Other involvements of pride and accomplishments:

Missionary to Zimbabwe

Missionary to Mexico

Missionary to Russia

Civil Rights advocate and leader

Speaking to Congress, May 2013, relative to 50 States United for Healthy Air

Testimony before the Environmental Protection Agency Hearings in 2012

Her Community service includes:

Current president of the Huntington Cabell branch of the NAACP

Current member, WV, Martin L. King, Jr. State Holiday Commission - Appointed by Governor Early Ray Tomblin

Member of the Huntington Alumnae Chapter of Delta Sigma Theta Sorority

Former member of the evaluation team, City of Huntington "Children in the Arts" program at A.D. Lewis Community Center

Local Board member WV Health, Science, Technology Academy to aid students who are underprivileged or underserved

Sylvia has attained the following special honors

Named Citizen of the Year for 2012 by The Herald-Dispatch

Named Cabell County Secondary Language Arts "Teacher of the Year"

Listed in WHO'S WHO AMONG COLLEGE WOMEN (from MU)

Inducted into Alpha Delta Kappa Honorary Fraternity for Education

Received the Community Service Award (2005) from MU Alumni

Association Award from Women of Full Gospel Assembly for Lifetime Achievement in Community Service

Invited to the Congressional Club Luncheon to honor First Lady Obama 2014

Sylvia Ridgeway lives her life as her testimony. To quote George Elliot, "What do we live for, if it is not to make life less difficult for each other."

James "Jim" Ritter

James Ritter was born in Huntington on Feb. 13, 1945, a son of the late Eugene and Velma LaFon Damron. Even though his father was not his birth father, he was a father in every sense of the word. He taught Jim and his siblings to respect people, to be honest, and to love God and their country.

He had one sister Rebecca Collins and one brother Steven Damron, both of Huntington.

He grew up in the Westmoreland area and graduated from Vinson High School. After graduation, he joined the Navy where he saw action during the Dominican Republic Crisis. After receiving an honorable discharge, Ritter attended Cuyahoga Community College in Ohio. He returned to Huntington where he became employed as an elevator mechanic. He married Norma Jean (Nicely) Ritter. They had two sons, Todd Ritter of Huntington and Chad Ritter of Louisville, Kentucky.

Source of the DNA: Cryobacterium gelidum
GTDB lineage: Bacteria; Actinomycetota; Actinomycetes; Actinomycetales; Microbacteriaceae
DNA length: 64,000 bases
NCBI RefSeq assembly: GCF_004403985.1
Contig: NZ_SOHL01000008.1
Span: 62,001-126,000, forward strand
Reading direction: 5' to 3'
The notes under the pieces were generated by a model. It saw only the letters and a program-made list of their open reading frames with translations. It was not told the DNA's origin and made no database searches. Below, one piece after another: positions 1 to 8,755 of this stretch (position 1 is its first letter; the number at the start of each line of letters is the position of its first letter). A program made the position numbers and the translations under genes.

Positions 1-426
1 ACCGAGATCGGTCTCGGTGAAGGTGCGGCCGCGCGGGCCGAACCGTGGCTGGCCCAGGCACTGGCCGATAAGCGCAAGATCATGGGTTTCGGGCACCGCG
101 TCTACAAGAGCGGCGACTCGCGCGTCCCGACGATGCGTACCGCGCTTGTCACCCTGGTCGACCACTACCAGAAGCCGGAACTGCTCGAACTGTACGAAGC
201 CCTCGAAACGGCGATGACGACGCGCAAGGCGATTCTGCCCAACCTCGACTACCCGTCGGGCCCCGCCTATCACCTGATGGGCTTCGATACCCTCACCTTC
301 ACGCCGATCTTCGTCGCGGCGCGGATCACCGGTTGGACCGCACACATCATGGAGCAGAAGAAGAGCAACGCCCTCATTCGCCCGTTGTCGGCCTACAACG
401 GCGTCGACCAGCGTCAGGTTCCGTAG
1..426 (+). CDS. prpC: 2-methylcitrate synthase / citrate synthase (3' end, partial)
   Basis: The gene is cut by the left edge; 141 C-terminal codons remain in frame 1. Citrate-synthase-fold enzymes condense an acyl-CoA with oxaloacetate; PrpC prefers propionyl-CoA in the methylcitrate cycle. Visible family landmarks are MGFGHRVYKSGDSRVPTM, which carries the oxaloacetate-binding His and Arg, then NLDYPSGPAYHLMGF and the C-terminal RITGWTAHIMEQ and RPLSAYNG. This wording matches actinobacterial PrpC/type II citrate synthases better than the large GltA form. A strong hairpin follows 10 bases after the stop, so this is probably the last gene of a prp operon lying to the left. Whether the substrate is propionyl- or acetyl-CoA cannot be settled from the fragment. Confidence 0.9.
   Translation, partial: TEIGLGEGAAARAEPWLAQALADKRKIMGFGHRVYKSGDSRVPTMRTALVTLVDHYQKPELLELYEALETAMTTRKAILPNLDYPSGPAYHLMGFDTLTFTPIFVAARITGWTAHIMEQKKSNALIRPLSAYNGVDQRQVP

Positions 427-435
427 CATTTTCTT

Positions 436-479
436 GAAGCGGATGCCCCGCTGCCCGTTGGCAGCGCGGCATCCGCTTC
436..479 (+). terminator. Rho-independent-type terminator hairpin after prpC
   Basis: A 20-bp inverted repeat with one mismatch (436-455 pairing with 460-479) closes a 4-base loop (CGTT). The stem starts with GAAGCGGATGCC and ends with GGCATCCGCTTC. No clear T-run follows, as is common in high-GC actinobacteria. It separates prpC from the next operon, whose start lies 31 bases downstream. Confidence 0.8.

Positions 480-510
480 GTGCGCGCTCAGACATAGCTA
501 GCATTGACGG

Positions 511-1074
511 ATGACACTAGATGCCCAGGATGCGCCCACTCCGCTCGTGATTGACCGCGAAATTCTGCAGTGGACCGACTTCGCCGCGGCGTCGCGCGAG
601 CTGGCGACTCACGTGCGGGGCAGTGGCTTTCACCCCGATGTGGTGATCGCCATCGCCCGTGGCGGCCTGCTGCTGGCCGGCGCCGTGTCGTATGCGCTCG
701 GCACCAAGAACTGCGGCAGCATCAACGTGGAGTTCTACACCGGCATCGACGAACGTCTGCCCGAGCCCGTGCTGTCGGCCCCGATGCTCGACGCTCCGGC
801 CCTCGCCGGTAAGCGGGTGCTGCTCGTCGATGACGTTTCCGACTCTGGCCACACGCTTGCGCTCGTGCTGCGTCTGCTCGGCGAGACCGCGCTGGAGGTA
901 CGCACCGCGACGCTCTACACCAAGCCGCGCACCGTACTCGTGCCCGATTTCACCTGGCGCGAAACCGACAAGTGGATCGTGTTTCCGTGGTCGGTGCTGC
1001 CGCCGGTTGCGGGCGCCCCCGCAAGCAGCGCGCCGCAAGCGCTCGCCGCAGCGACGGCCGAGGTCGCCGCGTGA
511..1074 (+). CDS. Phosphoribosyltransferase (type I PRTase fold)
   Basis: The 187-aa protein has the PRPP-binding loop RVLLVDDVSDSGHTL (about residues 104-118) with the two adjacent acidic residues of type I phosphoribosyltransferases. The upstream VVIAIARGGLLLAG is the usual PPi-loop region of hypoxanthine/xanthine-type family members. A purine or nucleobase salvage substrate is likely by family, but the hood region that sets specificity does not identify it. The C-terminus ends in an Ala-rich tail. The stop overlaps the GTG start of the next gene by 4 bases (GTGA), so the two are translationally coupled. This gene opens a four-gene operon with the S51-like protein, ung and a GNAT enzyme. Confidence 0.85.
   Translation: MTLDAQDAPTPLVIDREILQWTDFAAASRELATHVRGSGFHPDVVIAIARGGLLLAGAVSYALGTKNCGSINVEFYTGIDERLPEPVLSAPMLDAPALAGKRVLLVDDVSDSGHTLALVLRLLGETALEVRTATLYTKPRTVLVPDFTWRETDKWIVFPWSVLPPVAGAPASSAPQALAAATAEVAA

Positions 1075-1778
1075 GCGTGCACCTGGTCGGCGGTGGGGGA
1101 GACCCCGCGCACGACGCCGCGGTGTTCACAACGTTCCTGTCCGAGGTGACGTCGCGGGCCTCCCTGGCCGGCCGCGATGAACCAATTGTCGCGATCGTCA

His first love of community service came when his two sons began to play sports. He coached youth basketball and football. He went on to coach Babe Ruth baseball and high school soccer. Though his sons graduated and went away to college, Ritter did not stop mentoring and coaching other athletes. He coached the boys' soccer team at Cabell Midland. He also coached girls' soccer at Spring Valley High School. He was often known to take his teams to other parts of the state to introduce them to hiking, exploring and white water rafting. He was loved by so many because he loved them. The Tri-State Magazine wrote, "Jim Ritter gets involved and makes a difference."

Ritter was an avid Marshall University fan and supporter. He had season tickets for both football and basketball.

On June 23, 1989 he was sworn in as Councilman for District 1, Westmoreland. He would continue this service for 22 years. While in office, Councilman Ritter was appointed by Mayor Wolfe to the Tri-State Airport Authority. He fought many battles for the people he represented and who needed help. He didn't always win. However, he gave it his all.

Ritter worked diligently with the Westmoreland Neighborhood Association to help in fixing their flooding problems in Westmoreland. Also, he went to the Spring Valley Neighborhood Association to help and give his support in fixing their flooding problems.

No matter where in the community he was needed, he was there and was prepared to get the job done.

On April, 2000 and December 2006 Jim was recognized by the Neighborhood Institute of Huntington for making a positive impact on the community. Also, on May 24, 2012, the Huntington Police Department awarded him the Distinguished Service Award for three decades of service to the citizens of Huntington and extraordinary commitment to public safety and the Huntington Police Department.